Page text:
I am a 51 year old gay man and so my formative years were during the 1970’s and 1980’s. Growing up in a small Norfolk town there were no gay role models for me and the only ones on TV were Larry Grayson and Jon Inman. There was certainly nothing to make me feel comfortable about the feelings I was experiencing.
As far as I knew I was the only gay at school, and I was very much in the closet. It turns out, of course I wasn’t the only one and at least a couple of boys who were in my year were also. One of them later said they admired me as I was so stoic with the bullying I received. I found that quite amusing as I didn’t announce I was gay, everyone just assumed. The language was much gentler then: ‘poof’ ‘greenagay’ – no queer or faggot but it still hurt.
Then, going into the 80’s just as I was developing my sexual identity and ready to start experiencing things, AIDS happened, so it became even harder to come out. This coupled with my personal situation at home meant that I felt I would never be able to lead an open gay life. Back then I was lean, and I tried to keep up with fashion in my own naïve working-class way, but I had no sense of being attractive to other men or being comfortable in my own skin. I had discovered sex, but I still put on a different Ian to the world than I would present say in a club. It was very much a double life.
Luckily, as a Scorpio I have always had a bit of a feisty side. Even though I felt defeated, when the moment came to break free and come into the open, I just jumped headfirst into a serious relationship and left home. Then I was simply at 22 suddenly, an out gay man and I made no attempt to hide it and was quite comfortable with the fact. There was no social media then so any information about my sexuality had to come from me or by gossip.
Now here I am in my fifties, two serious relationships behind me and now happily in a third with my husband and the world for gay men has changed immensely. That’s partly why I am interested in exploring what it means to be gay in the 21st century, at all ages, and our relationship with our body and image. Young gay men are able to be quite open about their sexuality from a much younger age and much more publicly. However, I don’t think this means it is necessarily easier for them than me and I am not convinced that prejudice is much less. It’s just different. Now for the gay man the body itself has almost become a new battle ground with social media flooding us with images of buff, toned men with tans and perfect teeth, designer clothes and a Love Island lifestyle or for some gay men a lot of content is very sexual or fetish based and not about people being rounded individuals. This is particularly noticeable on Instagram where image is king and the selfie rules.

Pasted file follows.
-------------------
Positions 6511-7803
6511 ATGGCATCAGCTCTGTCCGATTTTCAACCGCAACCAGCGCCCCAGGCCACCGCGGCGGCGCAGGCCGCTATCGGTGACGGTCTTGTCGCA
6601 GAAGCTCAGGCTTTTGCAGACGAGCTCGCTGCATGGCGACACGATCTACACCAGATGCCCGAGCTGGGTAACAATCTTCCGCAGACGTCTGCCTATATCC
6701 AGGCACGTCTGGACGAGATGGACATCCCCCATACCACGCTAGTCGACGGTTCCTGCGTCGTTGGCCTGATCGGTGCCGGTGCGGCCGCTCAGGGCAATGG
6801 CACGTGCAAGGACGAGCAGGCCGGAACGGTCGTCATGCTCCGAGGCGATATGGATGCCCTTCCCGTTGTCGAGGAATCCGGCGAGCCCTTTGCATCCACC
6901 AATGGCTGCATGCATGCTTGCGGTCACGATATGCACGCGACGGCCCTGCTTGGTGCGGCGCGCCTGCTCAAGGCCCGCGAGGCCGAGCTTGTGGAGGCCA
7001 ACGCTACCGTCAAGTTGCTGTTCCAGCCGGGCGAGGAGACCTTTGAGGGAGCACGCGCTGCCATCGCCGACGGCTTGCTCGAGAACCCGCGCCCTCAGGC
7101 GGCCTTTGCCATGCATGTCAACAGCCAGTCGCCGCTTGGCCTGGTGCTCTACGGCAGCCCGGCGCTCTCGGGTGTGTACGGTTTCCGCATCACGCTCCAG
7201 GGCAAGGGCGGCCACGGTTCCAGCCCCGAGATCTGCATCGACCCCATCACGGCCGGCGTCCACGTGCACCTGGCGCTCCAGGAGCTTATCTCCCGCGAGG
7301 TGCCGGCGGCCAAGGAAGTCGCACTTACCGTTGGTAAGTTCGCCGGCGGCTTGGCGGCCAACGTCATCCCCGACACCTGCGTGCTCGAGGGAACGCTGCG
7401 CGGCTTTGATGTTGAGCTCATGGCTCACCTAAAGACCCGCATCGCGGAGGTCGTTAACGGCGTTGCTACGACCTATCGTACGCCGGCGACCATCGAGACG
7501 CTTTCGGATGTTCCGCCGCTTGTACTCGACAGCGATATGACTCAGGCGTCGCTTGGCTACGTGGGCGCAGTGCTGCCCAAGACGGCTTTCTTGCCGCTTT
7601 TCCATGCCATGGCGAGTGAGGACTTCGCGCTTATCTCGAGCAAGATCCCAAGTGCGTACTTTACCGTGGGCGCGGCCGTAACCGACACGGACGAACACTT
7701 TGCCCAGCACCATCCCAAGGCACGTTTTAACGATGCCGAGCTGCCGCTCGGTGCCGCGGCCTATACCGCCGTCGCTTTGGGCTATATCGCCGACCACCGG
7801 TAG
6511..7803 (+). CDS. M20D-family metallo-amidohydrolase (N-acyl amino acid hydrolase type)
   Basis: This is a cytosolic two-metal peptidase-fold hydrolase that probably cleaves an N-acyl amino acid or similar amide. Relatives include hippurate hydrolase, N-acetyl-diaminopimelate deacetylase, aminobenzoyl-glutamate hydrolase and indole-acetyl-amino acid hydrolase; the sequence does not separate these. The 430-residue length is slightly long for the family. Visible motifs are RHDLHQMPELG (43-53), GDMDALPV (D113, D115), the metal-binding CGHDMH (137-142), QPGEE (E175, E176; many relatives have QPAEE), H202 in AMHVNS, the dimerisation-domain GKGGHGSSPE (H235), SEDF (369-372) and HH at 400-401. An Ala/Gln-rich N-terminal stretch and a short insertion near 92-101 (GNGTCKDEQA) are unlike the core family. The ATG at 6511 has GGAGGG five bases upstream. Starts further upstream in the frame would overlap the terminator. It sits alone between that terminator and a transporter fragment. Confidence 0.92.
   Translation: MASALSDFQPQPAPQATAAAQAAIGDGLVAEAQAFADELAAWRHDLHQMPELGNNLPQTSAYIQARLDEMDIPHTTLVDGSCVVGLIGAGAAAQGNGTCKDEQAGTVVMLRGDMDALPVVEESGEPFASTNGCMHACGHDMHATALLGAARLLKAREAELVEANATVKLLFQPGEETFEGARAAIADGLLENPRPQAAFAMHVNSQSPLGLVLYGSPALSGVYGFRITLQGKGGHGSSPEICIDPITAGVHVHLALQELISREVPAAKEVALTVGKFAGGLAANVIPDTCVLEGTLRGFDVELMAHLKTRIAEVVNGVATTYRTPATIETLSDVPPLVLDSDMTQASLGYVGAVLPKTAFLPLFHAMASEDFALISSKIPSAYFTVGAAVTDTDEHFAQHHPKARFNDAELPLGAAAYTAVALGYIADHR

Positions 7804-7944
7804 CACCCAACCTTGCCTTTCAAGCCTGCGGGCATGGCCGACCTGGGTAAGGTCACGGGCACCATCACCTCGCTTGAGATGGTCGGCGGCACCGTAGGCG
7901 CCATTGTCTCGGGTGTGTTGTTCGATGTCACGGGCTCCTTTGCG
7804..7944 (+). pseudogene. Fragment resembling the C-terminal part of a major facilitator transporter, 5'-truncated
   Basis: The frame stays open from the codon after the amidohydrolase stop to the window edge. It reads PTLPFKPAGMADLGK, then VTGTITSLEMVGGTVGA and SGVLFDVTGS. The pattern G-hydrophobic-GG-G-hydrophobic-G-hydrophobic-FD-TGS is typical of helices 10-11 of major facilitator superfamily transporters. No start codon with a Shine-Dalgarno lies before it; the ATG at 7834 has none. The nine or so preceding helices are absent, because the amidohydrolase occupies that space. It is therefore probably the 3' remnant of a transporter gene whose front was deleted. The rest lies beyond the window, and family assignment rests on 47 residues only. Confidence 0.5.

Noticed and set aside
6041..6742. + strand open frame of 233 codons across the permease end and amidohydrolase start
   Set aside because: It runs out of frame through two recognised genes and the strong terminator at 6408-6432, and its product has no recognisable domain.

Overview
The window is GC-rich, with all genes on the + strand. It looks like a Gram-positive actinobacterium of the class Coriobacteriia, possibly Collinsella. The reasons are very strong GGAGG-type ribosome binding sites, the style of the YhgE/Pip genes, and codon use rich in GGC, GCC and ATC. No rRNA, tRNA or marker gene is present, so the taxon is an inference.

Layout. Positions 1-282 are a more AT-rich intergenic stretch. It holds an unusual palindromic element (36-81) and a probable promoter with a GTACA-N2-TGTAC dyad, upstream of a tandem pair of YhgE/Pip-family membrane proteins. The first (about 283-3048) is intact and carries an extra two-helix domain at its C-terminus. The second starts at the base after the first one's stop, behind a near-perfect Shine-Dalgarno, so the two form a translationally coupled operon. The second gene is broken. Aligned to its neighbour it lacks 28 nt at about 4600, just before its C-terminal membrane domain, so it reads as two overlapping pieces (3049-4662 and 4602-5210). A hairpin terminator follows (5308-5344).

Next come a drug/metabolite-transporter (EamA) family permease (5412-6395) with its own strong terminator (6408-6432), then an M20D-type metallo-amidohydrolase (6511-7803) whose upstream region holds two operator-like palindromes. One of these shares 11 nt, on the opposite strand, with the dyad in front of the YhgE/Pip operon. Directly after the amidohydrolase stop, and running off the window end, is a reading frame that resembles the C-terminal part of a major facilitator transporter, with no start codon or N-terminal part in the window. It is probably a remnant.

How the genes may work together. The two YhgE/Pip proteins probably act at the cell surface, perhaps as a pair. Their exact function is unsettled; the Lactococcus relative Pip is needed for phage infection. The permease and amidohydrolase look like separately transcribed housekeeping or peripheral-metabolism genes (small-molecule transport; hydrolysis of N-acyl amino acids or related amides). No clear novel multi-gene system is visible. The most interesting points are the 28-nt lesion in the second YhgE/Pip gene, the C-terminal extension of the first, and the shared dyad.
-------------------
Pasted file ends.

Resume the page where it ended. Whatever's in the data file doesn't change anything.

I have struggled with my weight since my early 20s and this has undoubtedly affected my confidence. You will rarely see a picture of me online because in my own eyes I look gross. I have lost weight at different times and in the last few years actually learned to love exercise, especially weight training, but even a trip to the gym can leave me feeling deflated as most of the other guys there are both younger and leaner and I feel maybe I am wasting my time and making a fool of myself. This is something I have to fight, almost daily, and I am now on my biggest break from the gym for 5 years. It’s all built around confidence. Having grown up around serious mental illness I know mine is mostly anxiety, a social anxiety which is hard to define but it eats away at you and feeds on itself.
The other area I am interested in is how gay men view their masculinity. Although I came across as a poof to the others at school I tried to conform, to fit in. That becomes ingrained and difficult to change even as an adult, as even subconsciously you are seeking acceptance. Although I believe I have a flamboyant gene I have never had the confidence to embrace it. It’s easier to stay conservative or boring. In some ways I see the weight training as another way of trying to be in a tribe. It’s tricky, am I being true to myself or not? Do I see myself as a man, a gay man or Ian or all?
I will revisit my own feelings over time but for now I am looking for gay men, particularly those with a strong online following to see how the feel about their image and how they present themselves to the world.
If you would like to take part email me on firstname.lastname@example.org; twitter @woombai; insta @woombai or text 07532 354733